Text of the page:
ROCK / No twists but lots of shouting - and a big tease

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The Independent Culture
FIRST OF all: the end of the show. It's Friday night at Brixton Academy and Chaka Demus and Pliers ask: 'Are you ready for 'Twist and Shout'? Are you ready for 'Tease Me'?' They then tease the audience with 30 seconds of a soulful version of 'Tease Me', say good-night, and walk off. That's one way to guarantee you'll be invited back for an encore. You announce your two most crowd-pleasing smashes, then leave when you are halfway through the first one. Just to be on the safe side, the MC immediately arrives on stage: 'Do you want more Chaka Demus and Pliers?' Put like that, how can we refuse?

Like the chart-topping album Tease Me (Island), the show comprises accessible ragga. Unlike the album, it does not feature the legendary reggae rhythm section, Sly And Robbie. The live backing band do a passable impression of them, but always remain a backing band, musically and visually. They skulk in the shadows, so that the concert's spectacle consists of two blokes striding from one side of the stage to the other. The music is efficiently mellow reggae, but it is never more spontaneous or outstanding than the 'encore'.

Personality-wise, though, Chaka Demus and Pliers are an engaging double act. The outsized Demus is the boss, rapping gruffly, smiling like an indulgent big brother when Pliers sings a chorus, and ordering the audience to join in: 'Come on, I want to see some hands] Come ON] I want you to sing, after three]' The crowd obeys, and he pronounces: 'I am satisfied.' Pliers, with his sinuous, feminine voice, is the flash younger brother of the pair, giving out high-fives to anyone within reach.

And there is something to be said for the breadth of their appeal. There are parents with toddlers on their shoulders alongside the hard-core concert crowd. And people whose previous knowledge of reggae was limited to the jingle on the Vitalite advertisement are doing their best to jig around to the Bob Marley snippets which are spliced into the running order. It's good clean fun. Lots of shouting, but no twists.

There's a Mary-Chapin Carpenter song about her perfect day, 'I Feel Lucky', which contains the lines: 'Dwight Yoakam's in the corner trying to catch my eye . . . Hot dog] I feel lucky tonight.' At the Hammersmith Apollo, several hundred women feel lucky. Yoakam is having no trouble catching their eyes, with his ten- gallon hat pulled over his brow and a pout-and-leather-trousers combination not seen at this level since Jim Morrison died. A gaggle of cowgirls and cow-senior-citizens scream and take photos. It's Yoakamania. Old Take That fans never die, it seems, they just don stetsons and bootlace ties.

Yoakam has a buckskin boot in every camp. Country- and-western mavens hail him as a committed artist who deplores the glitz of Nashville. Those who wouldn't be caught dead in one of the 'It's Cool to Be Country' T-shirts which are a favourite this evening have decided that he, like Carpenter and Lyle Lovett, is too cool to be country, and so have arrogated him as an off-beat rock 'n' roller. Then there are those who are more interested in his hips than his hipness. Yoakam, who had a hit with Elvis Presley's 'Little Sister', has also pinched the King's patented pelvic swivels.

His material is divided into bitter ballads, hard rockers, and mid-tempo honky-tonk country. The former two categories are great. His voice has the right blend of sincerity and warble, and as he drawls, 'Lonesome roads are the only ones I ever travel', the fiddle drawls along with him. For the fast numbers he says coyly: 'It's early in the week, I know, but we're prone to cut loose once in a while,' and his sidekick Pete Anderson turns into Chuck Berry. The disappointments are the plodding, nodding-off songs in the middle. 'This Time', the title track of Yoakam's latest album, drags its feet in a 'horsey, horsey, don't you stop' rhythm, exacerbated by metronomic drumming and a twee twiddle from an electric piano with all the timbre of Rolf Harris's stylophone. But two out of three ain't bad.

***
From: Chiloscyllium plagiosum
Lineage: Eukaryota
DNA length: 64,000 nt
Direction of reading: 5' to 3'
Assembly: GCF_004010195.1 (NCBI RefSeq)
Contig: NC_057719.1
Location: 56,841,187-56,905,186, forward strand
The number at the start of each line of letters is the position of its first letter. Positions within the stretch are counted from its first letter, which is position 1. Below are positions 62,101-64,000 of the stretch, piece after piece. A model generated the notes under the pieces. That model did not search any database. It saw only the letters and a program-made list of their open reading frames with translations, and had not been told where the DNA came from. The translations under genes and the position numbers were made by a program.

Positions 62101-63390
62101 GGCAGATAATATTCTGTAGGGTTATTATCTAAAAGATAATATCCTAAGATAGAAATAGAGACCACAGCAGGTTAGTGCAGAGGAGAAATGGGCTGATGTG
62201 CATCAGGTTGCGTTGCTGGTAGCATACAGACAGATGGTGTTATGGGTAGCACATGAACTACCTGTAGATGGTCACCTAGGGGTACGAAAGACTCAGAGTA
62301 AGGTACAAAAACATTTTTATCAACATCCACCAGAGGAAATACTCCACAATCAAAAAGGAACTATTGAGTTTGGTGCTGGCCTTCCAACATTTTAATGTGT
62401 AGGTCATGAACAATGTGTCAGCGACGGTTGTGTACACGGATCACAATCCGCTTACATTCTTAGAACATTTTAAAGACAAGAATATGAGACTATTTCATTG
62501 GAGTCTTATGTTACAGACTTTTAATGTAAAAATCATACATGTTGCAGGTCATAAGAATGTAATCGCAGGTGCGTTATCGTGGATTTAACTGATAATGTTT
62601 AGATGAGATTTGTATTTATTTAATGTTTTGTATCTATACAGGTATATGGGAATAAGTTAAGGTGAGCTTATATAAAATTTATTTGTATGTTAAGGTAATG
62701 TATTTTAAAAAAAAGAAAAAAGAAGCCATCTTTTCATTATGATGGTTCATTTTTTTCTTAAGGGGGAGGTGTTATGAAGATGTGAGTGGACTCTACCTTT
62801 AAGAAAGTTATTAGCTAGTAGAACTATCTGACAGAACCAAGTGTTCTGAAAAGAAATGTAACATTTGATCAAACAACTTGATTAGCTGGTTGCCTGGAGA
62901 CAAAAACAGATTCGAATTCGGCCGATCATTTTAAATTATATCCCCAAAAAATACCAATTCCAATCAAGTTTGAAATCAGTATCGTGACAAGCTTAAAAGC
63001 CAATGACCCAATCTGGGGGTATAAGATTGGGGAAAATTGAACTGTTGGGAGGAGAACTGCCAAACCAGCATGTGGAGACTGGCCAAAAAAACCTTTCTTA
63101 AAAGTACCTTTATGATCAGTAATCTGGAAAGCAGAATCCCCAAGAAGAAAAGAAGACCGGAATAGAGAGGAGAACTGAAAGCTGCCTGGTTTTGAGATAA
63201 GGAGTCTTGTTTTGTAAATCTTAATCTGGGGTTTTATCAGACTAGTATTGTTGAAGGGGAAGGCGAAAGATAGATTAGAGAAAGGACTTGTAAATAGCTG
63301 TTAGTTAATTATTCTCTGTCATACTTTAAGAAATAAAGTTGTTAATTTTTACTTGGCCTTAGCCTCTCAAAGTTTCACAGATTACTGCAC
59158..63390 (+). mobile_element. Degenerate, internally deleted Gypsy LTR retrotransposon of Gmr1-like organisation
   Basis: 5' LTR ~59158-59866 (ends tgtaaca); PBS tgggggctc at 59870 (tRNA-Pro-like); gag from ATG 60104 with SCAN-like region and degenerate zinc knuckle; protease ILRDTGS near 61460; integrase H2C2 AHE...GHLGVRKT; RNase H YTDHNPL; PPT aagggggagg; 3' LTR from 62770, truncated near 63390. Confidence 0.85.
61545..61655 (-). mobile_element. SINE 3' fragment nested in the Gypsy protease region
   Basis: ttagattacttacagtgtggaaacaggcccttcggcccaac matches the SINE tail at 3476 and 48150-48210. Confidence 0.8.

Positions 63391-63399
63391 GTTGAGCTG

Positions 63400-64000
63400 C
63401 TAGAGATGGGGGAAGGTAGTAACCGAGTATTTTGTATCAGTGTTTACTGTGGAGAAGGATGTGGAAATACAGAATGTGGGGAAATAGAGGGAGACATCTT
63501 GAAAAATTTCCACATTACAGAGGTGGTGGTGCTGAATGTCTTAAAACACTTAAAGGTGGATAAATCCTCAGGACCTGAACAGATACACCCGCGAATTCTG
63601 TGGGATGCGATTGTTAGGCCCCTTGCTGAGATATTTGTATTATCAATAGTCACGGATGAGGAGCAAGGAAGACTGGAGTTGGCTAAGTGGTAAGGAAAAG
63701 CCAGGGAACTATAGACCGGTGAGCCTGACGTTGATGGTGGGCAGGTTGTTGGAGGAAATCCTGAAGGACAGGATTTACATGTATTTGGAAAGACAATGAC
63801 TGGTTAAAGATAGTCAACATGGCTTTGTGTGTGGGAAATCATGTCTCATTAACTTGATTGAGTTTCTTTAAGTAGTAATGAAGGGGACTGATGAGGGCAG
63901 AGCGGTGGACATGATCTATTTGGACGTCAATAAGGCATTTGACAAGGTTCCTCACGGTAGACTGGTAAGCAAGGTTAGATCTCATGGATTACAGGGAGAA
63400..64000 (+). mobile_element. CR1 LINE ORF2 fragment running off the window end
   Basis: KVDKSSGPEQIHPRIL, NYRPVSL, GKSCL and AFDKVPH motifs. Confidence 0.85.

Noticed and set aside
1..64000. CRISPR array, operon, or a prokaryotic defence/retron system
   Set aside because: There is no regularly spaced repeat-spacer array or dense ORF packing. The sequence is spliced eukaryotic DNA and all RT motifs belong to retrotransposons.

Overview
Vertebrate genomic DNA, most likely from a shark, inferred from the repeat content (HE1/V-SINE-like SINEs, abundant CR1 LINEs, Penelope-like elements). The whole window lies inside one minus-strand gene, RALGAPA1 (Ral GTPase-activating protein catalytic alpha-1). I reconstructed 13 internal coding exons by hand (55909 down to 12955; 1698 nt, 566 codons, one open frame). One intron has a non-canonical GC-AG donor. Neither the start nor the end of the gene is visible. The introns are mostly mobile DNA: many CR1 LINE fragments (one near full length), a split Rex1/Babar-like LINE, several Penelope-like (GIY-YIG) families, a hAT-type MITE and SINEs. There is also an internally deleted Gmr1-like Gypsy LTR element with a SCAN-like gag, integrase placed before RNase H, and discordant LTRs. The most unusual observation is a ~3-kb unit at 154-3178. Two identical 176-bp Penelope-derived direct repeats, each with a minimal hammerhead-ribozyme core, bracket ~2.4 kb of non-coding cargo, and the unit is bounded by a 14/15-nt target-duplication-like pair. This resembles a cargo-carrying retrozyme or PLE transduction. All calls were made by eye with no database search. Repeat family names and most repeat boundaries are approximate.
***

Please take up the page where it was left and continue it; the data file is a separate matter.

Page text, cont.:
Getting earnest nods of agreement for songs about the environment and the rise of fascism is one thing. Getting a crowd to bop ecstatically to such songs is another. And when your frontman is a bearded, white-hatted gnome, preventing the crowd laughing at you is most difficult of all. Galliano manage all these things, and are consequently both one of the most serious and one of the most exuberant bands in the business.

On their album, The Plot Thickens (Talkin Loud), they play laid-back, languid acid jazz, the David Crosby cover, 'Long Time Gone', being one of the few tracks on which they work up a sweat. But at the Forum on Tuesday it's sweating room only. Valerie Etienne's silky black voice counterpoints Rob Gallagher's abrasive white rapping which ricochets off everything else. Two of the nine people in the band are there for no other purpose than to dance and clown around, kicking a giant inflatable globe at each other, leaping from speaker stacks. If Galliano are polemical, they are polemical pantomime.

Gallagher gives modest introductions to each of the songs, without preaching: 'It's the same old thing about getting together and all the rest

of it,' he shrugs. 'But we thought we'd push it out again anyway.' Similarly, his lyrics eschew browbeating in favour of rational argument, as in the anti-BNP 'Bloodlines': 'Some they be chattin' to keep the nation pure / But the island hatch / From a mix'n'match / Norman, Norse, Celtic, Gaul / We're all that . . .'

At the opening of 'Twyford Down', the new single, Galliano are joined by one of the protesters against the Government's road-building plans. Her appeal to save the Down, 'sacred to King Arthur and Boadicea, meeting place of the ancient tribes', is nowhere near as persuasive as Galliano are when they get into the groove.